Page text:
On Wednesday, House Democrats voted 220-210 to pass H.R. 1, the “For the People Act,” which is the most important set of voting and election reforms since the historic Voting Rights Act was adopted in 1965. These reforms, which House Democrats previously passed in 2019, face a challenging path to in the Senate given Democrats’ narrow majority and uncertainty over whether they can overcome a GOP filibuster, but their adoption is critical for preserving American democracy amid unprecedented attack by Republican extremists both in and outside Congress.
H.R. 1 would implement transformative changes to federal elections by (1) removing barriers to expanding access to voting and securing the integrity of the vote; (2) establishing public financing in House elections to level the playing field; and (3) banning congressional gerrymandering by requiring that every state create a nonpartisan redistricting commission subject to nonpartisan redistricting criteria.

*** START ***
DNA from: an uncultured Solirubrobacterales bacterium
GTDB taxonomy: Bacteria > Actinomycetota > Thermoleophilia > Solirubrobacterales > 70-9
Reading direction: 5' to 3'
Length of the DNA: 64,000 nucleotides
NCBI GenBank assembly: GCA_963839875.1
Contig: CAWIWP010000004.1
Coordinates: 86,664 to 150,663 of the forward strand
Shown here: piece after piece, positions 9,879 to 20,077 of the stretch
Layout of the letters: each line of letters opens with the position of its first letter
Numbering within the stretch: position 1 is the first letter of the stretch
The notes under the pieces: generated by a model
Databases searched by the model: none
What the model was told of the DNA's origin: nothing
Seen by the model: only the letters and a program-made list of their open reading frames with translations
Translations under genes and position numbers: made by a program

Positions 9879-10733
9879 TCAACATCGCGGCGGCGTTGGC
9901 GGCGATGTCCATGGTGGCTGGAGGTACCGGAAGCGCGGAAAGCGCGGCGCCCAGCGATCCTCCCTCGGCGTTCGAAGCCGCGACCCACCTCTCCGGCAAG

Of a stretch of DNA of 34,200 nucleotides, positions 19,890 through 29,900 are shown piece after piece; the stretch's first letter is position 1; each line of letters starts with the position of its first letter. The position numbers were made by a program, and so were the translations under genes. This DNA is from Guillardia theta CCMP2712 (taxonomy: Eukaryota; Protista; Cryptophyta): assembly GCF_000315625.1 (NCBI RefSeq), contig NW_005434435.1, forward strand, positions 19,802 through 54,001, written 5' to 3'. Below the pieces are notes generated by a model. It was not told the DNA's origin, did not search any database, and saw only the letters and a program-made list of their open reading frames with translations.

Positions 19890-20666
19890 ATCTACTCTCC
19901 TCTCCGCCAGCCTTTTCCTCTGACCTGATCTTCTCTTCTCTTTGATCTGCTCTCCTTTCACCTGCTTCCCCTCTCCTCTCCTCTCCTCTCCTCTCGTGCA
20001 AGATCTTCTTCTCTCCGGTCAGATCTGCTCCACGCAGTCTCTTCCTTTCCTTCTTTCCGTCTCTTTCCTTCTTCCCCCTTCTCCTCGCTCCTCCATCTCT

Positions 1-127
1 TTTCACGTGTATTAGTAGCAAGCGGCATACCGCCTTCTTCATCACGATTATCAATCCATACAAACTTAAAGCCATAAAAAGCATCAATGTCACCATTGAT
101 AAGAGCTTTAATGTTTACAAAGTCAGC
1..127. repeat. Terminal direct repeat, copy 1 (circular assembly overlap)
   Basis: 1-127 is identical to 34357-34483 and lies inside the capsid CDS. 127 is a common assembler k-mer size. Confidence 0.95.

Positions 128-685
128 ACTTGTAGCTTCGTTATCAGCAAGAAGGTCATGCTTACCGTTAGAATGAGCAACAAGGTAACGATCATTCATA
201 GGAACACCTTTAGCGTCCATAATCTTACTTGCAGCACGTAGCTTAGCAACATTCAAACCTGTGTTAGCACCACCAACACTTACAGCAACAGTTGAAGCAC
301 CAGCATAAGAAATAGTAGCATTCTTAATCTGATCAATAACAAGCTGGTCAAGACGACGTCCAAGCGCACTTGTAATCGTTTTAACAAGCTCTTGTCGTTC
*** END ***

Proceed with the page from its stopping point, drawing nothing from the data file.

Using Congress’ power to regulate Senate and House elections under the Elections Clause and enforce anti-discrimination laws under the 14th Amendment, the bill would:
- Establish automatic voter registration at an array of state agencies;
- Establish same-day voter registration;
- Allow online voter registration;
- Allow 16- and 17-year-olds to pre-register so they’ll be on the rolls when they turn 18;
- Allow state colleges and universities to serve as registration agencies;
- Ban states from purging eligible voters’ registration simply for infrequent voting;
- Establish two weeks of in-person early voting, including availability on Sundays and outside of normal business hours;
- Standardize hours within states for opening and closing polling places on Election Day, with exceptions to let cities set longer hours in municipal races;
- Require paper ballots filled by hand or machines that use them as official records and let voters verify their choices;
- Grant funds to states to upgrade their election security infrastructure;
- Provide prepaid postage on mail ballots;
- Allow voters to turn in their mail ballot in person if they choose;
- Allow voters to track their absentee mail ballots;
- Require states to establish nonpartisan redistricting commissions for congressional redistricting (possibly not until the 2030s round of redistricting);
- Establish nonpartisan redistricting criteria such as a partisan fairness provision that courts can enforce starting immediately no matter what institution is drawing the maps;